Deconstructing Our Style Icons: Ellen Page

She grabbed our attention over a decade ago in Hard Candy, and held it through the X-Men movies and the Oscar-nominated Juno. And, while Ellen Page’s screen presence can’t quite be pinned down – over the past couple of years, she appeared in the remake of Flatliners, is on Netflix’s The Umbrella Academy, and hosted Viceland’s Gaycation – her authentic style manages to be aspirational yet accessible. In short, she’s that style icon we know – or at least feel – we can all relate to.

In reflecting on her pre-coming out career, Page spoke about being forced to wear dresses and look feminine on the red carpet – lest anyone make assumptions about her sexuality. Yet, from that point, her personal style shifted from by the numbers to – to put it succinctly – androgynous-leaning tomboy femme.

While some icons’ choices feel almost otherworldly – Janelle Monae, being one such example – Page manages to be the opposite. Her casual looks – in paparazzi photos and occasionally on the red carpet – feel mundane at a glance. In fact, you think, “Hey, I could dress like that.” It seems effortless – as cliché as it seems at this point, it’s that “I woke up like this” aesthetic, minus wrinkles and tousled hair – yet not sloppy – a la plenty of celebs wandering around Hollywood in track pants or sweats.

Yet, as many know, this balance isn’t quite as easy to achieve as it appears:

Structured Casual

We all know what we look like when we slap on jeans, a tee, and a hoodie and hunt down a pair of broken-in sneakers. In our minds, it seems simple enough, but after glancing at your reflection in a window somewhere, the shirt’s too long and bunched up around your middle, the jeans bag around your ankle, and that hoodie – a bit worse for wear after so many years – has that stretched-out, oversized look.

In a sense, Page’s casual fare – beyond paparazzi photos, it’s how she travels the world on Gaycation – sticks to these basics. But, as a contrast to this, her choices exemplify the fact that fit makes the outfit. Specifically, any denim should be slim – but definitely not overly skinny or stretchy – and should fall right to the top of your shoes – skate shoes or low boots, in this case. Essentially, it’s the same approach you take with dress pants – only, a hint of wear, as if the denim’s been broken in, is preferred.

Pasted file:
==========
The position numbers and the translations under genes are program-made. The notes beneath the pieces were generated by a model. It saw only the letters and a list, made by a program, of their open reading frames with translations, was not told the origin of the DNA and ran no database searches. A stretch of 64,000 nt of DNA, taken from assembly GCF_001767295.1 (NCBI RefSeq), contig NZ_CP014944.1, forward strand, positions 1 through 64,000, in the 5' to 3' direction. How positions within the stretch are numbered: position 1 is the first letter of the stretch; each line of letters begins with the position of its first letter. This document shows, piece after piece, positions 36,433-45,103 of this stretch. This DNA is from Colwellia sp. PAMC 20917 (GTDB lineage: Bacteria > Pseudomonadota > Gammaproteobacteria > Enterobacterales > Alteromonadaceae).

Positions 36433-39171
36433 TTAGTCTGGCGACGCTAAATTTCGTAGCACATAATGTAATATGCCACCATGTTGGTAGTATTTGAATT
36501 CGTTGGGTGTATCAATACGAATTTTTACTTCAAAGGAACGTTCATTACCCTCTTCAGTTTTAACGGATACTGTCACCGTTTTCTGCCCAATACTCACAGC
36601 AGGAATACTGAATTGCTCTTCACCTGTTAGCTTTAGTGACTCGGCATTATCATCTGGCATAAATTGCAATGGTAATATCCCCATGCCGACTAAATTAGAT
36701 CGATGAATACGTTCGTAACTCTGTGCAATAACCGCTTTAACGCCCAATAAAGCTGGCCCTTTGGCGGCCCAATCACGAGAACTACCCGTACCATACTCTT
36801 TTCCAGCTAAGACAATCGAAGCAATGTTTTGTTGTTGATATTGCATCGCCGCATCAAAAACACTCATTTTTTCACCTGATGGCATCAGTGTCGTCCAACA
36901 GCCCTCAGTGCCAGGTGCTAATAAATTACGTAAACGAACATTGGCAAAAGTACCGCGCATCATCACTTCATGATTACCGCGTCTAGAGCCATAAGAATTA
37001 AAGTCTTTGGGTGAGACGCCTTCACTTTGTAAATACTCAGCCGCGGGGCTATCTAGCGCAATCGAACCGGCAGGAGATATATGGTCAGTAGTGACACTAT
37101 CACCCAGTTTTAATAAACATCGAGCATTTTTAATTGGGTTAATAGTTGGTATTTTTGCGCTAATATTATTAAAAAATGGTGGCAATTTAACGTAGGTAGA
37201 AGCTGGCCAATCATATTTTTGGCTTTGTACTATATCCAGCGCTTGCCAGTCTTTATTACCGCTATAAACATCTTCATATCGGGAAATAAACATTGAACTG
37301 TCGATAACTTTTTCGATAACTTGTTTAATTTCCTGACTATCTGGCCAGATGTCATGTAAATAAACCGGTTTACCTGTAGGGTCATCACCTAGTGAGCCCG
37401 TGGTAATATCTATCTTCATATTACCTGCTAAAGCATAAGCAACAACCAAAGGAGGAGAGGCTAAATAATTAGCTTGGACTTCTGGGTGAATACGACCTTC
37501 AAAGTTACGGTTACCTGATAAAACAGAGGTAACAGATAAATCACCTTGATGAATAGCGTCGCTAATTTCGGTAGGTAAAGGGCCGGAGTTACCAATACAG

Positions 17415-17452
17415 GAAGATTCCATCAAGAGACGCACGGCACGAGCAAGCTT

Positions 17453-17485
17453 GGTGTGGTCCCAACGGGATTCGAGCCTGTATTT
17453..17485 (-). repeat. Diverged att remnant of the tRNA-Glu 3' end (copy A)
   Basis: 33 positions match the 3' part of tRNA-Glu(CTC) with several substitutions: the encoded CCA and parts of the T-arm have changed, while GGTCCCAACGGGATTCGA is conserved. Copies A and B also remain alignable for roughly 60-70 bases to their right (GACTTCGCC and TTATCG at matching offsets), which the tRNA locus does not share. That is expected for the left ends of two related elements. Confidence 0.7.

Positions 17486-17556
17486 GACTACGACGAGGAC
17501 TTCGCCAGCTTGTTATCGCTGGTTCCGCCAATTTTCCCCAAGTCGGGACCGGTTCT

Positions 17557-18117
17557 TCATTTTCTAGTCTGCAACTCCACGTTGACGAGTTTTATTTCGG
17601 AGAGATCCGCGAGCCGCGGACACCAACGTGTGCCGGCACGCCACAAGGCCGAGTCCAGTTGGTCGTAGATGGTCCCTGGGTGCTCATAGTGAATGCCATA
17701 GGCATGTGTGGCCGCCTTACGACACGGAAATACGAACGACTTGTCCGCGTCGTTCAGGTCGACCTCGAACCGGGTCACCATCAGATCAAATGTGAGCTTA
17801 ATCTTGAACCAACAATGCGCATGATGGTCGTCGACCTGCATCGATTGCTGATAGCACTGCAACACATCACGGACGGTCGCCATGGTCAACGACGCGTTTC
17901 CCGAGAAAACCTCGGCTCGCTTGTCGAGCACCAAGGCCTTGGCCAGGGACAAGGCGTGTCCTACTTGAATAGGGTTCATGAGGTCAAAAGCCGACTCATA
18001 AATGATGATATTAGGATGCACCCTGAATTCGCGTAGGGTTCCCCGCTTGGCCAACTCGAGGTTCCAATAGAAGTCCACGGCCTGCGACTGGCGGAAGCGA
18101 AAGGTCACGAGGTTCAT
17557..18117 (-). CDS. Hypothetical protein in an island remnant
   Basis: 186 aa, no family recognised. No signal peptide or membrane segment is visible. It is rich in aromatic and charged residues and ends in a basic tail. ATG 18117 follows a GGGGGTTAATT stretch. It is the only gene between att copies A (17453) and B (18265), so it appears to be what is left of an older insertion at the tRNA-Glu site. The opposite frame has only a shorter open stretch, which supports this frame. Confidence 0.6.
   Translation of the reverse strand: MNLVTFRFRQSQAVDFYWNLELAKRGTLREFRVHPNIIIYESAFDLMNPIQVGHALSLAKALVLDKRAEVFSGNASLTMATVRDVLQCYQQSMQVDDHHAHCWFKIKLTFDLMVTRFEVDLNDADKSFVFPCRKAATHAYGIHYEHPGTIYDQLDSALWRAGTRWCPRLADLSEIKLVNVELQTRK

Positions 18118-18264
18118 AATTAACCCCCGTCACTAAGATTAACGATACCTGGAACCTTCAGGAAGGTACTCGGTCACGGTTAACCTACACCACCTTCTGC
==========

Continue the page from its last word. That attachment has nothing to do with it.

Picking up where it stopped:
Space is fine with your tee or button-down, but avoid oversized fits. These days, that leans too hard into streetwear territory – and, if you’re on the short side, it envelopes most of your frame. As such, keep the fit classic – some space, with definition, that flows with your torso’s shape – and avoid bright colors and patterns. Neutrals – greys, black, and olive, with plaid on occasion – round out what we’ve generally spotted on the actress.

Outerwear generally completes her look. In this case, Page appears to have a preference for “transitional” jackets – lightweight bombers, denim, hoodies, or a moto jacket – with a shorter but not quite cropped cut. Ideally, the jacket should fall to your hips yet still have a bit of space. For accessories, we’ll often spot her wearing a neck scarf, a beanie or trucker, or a classic pair of sunglasses.

On the Red Carpet

As Page’s red carpet appearances show, your personal style doesn’t have to do a 180 for a film premiere. Rather, her getups feel like an extension of what we’d see on Viceland – dapper at the core, yet relaxed, without any strong feminine embellishments.

With your own suit, this entails sticking to classic shades – think black, with a white dress shirt underneath. Yet, the suit itself doesn’t look shaped – a common factor with menswear-influenced women’s styles – but neither is it baggy and boxy. Rather, the fit is tailored, slightly widely cut, with more linear elements. Piping or contrasting materials might add an accent.

As more of a definitive touch, we’ve noticed that the actress occasionally wears the shirt’s tails out or the collar unbuttoned – essentially taking away its stuffy character. Although some might claim it appears too informal, there’s a laid-back air to it – one that indicates you know when to button up and tuck and when to let your guard down just slightly.

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Who are your style influences? If you’ve got someone in mind, bring your ideas to your appointment at Kipper! To speak with a stylist about your vision, begin by contacting us to set up a 15-minute consultation.